On Not Attending My High School Reunion

What do you remember about your high school years? Football games? Chemistry tests? First dates?

This week, I’ve been reflecting on my high school experience with an unshakable sense of sadness. My high school graduating class held their 40th reunion last weekend. The only reunion I’ve ever attended was my 10th. One of my friends and I went out for a nice dinner together, then snuck into the reunion after registered attendees finished their rubber chicken dinner. We didn’t eat or drink anything. We tried to keep a low profile as we wandered around the room for about an hour, chatting with a few of our former classmates, then quietly exited before anyone figured out we weren’t on the guest list. I skipped the 20th, 25th, and 30th.

I must have added myself to some online list from the school, because I started getting emails about the upcoming 40th reunion several months ago. The tickets were only $139 per person.* By only, I mean “Were they kidding?” They weren’t. Mind you, John Hersey High School was located in what was then a solidly middle-class suburb of Chicago. The tab for the night was way beyond what I would have been willing to spend to do some surface-y catch up with people I haven’t seen for forty and a half years. (I graduated from high school mid-year of 12th grade, and headed directly to college after winter break.)

Junior year class pic, complete with `Fro and puka shell necklace.

I suppose the cost might have been worth it if I thought there was someone there who’d remember me. I was a fringe kid back in high school. At first, I was on the fringe because I cut class every day to go smoke weed. Then I became another kind of outlier because I was a freshly-minted Jesus freak. I wasn’t a Pomberet (which is what they called the pom-pon girls, because they wore berets as part of their pom uniform) or even a member of the debate team, which was several grades lower on the social spectrum at my school. I’m pretty sure I wasn’t on the spectrum at all because I didn’t do anything at high school except go to class, and I wasn’t all that great at doing that, either. I learned early my Freshman year that my assigned role at school was to be an unobtrusive audience member while the Popular Kids held the social spotlight.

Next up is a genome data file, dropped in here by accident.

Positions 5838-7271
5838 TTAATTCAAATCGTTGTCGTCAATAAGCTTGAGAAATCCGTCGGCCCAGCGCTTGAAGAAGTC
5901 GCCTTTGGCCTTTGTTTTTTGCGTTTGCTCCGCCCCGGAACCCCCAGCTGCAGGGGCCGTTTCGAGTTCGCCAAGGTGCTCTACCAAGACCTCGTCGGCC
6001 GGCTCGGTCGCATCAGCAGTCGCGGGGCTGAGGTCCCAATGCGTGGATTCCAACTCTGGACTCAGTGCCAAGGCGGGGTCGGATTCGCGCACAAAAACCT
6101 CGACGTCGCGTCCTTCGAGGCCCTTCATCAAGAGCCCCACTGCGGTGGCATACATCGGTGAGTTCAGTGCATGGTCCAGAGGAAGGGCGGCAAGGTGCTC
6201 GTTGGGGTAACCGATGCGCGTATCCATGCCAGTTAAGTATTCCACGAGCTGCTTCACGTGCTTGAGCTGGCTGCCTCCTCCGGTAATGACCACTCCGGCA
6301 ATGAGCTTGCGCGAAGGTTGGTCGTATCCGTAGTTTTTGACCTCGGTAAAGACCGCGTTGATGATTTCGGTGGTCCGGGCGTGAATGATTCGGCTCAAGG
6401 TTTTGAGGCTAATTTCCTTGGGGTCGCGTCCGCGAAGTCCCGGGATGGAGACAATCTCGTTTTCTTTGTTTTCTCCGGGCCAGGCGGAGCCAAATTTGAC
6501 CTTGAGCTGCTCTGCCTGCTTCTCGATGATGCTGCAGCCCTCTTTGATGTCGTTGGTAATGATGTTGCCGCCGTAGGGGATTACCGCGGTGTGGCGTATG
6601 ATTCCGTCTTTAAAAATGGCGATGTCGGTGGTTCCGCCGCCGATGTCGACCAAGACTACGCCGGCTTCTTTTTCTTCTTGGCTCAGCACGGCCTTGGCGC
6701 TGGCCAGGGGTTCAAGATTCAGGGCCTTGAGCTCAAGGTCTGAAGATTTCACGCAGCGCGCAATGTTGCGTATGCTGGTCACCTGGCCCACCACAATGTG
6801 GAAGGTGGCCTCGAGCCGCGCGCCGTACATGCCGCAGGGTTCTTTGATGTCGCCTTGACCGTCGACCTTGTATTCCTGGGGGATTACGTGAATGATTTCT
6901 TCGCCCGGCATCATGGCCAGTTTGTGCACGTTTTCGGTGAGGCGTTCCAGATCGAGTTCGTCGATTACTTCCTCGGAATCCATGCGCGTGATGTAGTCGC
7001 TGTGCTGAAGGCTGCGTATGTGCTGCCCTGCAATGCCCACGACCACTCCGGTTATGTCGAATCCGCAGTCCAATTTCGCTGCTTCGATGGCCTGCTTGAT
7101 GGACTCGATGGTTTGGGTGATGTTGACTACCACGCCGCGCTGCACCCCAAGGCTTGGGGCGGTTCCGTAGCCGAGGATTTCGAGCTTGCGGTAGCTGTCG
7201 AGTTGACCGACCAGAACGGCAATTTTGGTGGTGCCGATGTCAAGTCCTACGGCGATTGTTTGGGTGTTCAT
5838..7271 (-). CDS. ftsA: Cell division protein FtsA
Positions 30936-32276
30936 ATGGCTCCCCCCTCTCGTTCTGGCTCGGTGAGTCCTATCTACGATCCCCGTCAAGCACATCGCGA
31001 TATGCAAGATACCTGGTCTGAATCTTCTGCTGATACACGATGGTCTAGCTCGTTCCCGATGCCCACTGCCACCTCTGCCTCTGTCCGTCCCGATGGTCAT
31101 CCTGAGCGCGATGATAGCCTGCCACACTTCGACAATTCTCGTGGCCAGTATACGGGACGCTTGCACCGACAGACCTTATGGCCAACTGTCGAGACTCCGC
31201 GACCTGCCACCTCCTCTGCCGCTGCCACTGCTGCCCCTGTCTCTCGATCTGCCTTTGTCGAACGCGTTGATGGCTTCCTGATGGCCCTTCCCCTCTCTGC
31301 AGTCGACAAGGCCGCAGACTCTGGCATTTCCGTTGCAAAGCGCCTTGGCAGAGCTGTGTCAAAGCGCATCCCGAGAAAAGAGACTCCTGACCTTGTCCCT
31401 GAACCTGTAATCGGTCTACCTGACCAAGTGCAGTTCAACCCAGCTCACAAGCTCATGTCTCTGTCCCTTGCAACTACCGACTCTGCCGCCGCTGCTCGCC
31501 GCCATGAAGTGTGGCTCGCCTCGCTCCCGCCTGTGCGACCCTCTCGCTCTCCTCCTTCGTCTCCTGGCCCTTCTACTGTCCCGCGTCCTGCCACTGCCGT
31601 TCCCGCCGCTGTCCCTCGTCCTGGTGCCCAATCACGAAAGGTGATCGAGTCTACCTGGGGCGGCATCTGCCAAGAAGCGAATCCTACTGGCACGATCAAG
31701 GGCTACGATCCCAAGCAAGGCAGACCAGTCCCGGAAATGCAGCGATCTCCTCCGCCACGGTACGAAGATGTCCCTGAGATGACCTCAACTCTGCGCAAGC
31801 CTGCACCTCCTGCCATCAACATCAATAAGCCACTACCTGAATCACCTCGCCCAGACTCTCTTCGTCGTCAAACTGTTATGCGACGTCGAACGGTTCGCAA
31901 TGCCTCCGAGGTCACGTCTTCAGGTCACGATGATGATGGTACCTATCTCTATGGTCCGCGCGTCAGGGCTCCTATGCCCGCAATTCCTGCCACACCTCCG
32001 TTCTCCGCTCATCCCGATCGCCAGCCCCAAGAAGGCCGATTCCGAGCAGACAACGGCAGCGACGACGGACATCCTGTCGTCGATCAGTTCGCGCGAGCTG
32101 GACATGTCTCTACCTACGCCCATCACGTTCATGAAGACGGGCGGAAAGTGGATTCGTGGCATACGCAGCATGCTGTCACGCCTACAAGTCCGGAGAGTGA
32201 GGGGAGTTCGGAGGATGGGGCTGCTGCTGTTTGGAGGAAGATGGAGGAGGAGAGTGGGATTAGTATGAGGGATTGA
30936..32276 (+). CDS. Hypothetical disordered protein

Once an audience member, always an audience member, it seems. Not going to the reunion didn’t stop nosy me from browsing through the pictures posted by some of the eighty-ish Hersey grads who attended the bash last weekend.  There were another 25-35 or so who were spouses/partners in attendance as well. A better way to look at those numbers is to recognize that less than 25% of my graduating class of between 500-600 people showed up. Many of those who came to the event were the ones for whom that hefty outlay of cash was most worth it – the Popular Kids, the ones most invested in high school life.

Even if I had the money, I don’t think I could have shelled out $139 a head to walk into a room, only to hear, “Michelle Marks? I’m sorry. I don’t remember you at all.” I thought those thoughts were 58 year-old me channeling my insecure teenage self…until I heard this week from several other people from the JHHS Class of `77 who chose not to attend because they were afraid of the same thing happening to them. None of us audience members were the object of bullying or name-calling in high school. But every single one of us remembered how painful and dehumanizing it was to feel invisible – even four decades later.

If there is a take-away from this for me, it is a reminder to make sure I do my best to truly see every person who comes into my life, whether they’re a family member or a bagger-in-training at the grocery store. Make eye contact. Be fully present. Notice.  

Question for you, readers: Have you attended any of your class reunions? Why or why not? What was the experience like for you? 

 

* I was trying to figure out if this event was a little on the pricey side, so I did a little online comparison shopping. As an example, the cost of a recent 30th reunion from an upper-class suburb not far from the 60004 (it rhymes with Whyland Hark), had an early-bird registration price of $69 bucks a head.  

Photo by Laura Wielo on Unsplash

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